From Publishers Weekly
A collaborator with legendary primatologist Jane Goodall and the 2000 winner of the Exemplar Award from the Animal Behavior Society, author and Colorado University professor Bekoff (The Emotional Lives of Animals) lays out the "unique responsibilities" of human beings, as "moral agents," to overcome speciesism and recognize animals "as fellow sentient, emotional beings," with all the attendant rights that implies. Taking examples from everyday life-from rodeos and circuses to word-processors that replace "who" with "that" when referring to animals-Bekoff illustrates the lengths to which humans go to convince themselves animals don't think, feel, and suffer like we do. Concerning a topic of growing popularity, Bekoff's arguments can be less than rigorous; an "unwavering optimist and dreamer," he focuses more on anecdotes and emotions ("alienation from nature... kills our hearts") than practicalities or a concrete agenda. Instead, Bekoff encourages readers to start simply, by being "mindful" in their interactions with animals. Addressing a weighty issue with gentle but insistent charm, Bekoff's manifesto will nudge skeptics in the direction of enlightenment (assuming anyone but the choir is buying copies).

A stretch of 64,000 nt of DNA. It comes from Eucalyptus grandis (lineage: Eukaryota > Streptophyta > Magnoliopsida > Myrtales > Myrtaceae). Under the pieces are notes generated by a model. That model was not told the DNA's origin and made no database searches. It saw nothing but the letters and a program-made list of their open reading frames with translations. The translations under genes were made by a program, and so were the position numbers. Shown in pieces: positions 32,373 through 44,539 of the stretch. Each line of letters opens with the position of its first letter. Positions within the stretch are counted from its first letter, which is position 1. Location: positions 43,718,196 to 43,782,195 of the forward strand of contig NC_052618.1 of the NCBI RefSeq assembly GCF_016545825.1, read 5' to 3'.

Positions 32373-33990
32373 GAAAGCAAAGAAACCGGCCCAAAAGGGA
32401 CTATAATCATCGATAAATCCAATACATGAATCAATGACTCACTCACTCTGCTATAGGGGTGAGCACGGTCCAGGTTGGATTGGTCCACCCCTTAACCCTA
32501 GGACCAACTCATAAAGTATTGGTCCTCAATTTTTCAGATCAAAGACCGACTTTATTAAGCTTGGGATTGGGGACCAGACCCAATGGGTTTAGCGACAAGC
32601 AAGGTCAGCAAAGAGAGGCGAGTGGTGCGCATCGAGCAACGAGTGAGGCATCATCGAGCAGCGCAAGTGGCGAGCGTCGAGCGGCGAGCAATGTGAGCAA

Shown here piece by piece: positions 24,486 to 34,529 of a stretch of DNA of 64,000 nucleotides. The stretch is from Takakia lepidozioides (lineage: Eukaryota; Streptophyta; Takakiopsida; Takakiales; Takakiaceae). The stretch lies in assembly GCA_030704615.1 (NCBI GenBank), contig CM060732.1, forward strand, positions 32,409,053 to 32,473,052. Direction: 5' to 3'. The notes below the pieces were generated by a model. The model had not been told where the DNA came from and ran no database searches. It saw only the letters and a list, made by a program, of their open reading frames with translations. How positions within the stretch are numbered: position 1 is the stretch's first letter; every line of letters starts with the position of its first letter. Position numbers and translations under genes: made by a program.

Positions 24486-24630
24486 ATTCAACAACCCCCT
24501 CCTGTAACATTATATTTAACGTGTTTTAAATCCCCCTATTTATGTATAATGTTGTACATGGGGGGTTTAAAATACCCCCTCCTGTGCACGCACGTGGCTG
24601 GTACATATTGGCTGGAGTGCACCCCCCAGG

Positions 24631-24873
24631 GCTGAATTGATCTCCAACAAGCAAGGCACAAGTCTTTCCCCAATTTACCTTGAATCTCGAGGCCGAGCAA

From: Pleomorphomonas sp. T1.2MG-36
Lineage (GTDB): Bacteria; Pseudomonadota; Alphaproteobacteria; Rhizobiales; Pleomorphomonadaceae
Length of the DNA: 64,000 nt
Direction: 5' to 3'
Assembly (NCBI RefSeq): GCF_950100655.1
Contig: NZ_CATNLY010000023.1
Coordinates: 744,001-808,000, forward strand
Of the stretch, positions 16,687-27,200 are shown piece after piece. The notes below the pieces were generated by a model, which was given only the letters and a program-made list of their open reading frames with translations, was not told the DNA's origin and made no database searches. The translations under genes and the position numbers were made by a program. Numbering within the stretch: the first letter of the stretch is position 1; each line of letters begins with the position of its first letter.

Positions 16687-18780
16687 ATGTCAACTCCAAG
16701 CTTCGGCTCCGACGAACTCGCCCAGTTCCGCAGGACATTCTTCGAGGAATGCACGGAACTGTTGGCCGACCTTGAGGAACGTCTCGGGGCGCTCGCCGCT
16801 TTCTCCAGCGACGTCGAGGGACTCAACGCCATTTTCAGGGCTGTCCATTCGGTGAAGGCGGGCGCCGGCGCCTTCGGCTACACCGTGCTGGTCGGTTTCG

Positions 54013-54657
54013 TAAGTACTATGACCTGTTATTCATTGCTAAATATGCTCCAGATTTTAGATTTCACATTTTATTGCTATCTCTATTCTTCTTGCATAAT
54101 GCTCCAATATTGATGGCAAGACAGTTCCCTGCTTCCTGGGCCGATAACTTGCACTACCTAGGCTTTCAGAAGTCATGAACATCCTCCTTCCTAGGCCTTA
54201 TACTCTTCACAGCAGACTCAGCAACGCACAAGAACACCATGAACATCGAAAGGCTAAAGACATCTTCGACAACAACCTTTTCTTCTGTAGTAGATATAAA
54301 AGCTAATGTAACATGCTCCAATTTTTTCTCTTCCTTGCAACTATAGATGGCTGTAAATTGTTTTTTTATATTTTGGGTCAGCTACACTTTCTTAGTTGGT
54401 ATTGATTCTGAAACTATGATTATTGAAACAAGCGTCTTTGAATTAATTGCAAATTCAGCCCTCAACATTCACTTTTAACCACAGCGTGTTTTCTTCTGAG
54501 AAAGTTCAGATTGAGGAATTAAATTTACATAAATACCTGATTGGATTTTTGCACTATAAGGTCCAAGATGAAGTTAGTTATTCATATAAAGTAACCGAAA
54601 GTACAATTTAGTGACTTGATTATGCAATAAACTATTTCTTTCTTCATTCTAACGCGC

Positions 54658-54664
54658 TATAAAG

Copyright © Reed Business Information, a division of Reed Elsevier Inc. All rights reserved.
Following the premises that animals both feel and convey emotion, are capable of actions that are motivated by compassion, and exhibit attitudes of kindness and empathy, preeminent ethologist and prolific author Bekoff comprehensively posits that the time has come for humans to return the favor. Just as environmental activists advocate reducing one’s carbon footprint in order to live more responsibly, Bekoff argues that expanding one’s compassion footprint, that is, treating animals more humanely, can have equally beneficial consequences. Supporting current scientific research with a wide range of anecdotal evidence, Bekoff outlines six guiding principles designed to increase awareness of the deplorable conditions animals experience across a broad spectrum of activities. From food production to circus acts, drug testing to wildlife encroachment, animals have long been considered objects to be manipulated for the express pleasure and benefit of humans. Unabashedly speaking on their behalf, Bekoff presents impassioned reasons why, and explicit ways in which, such destructive behaviors should stop. --Carol Haggas
See all Editorial Reviews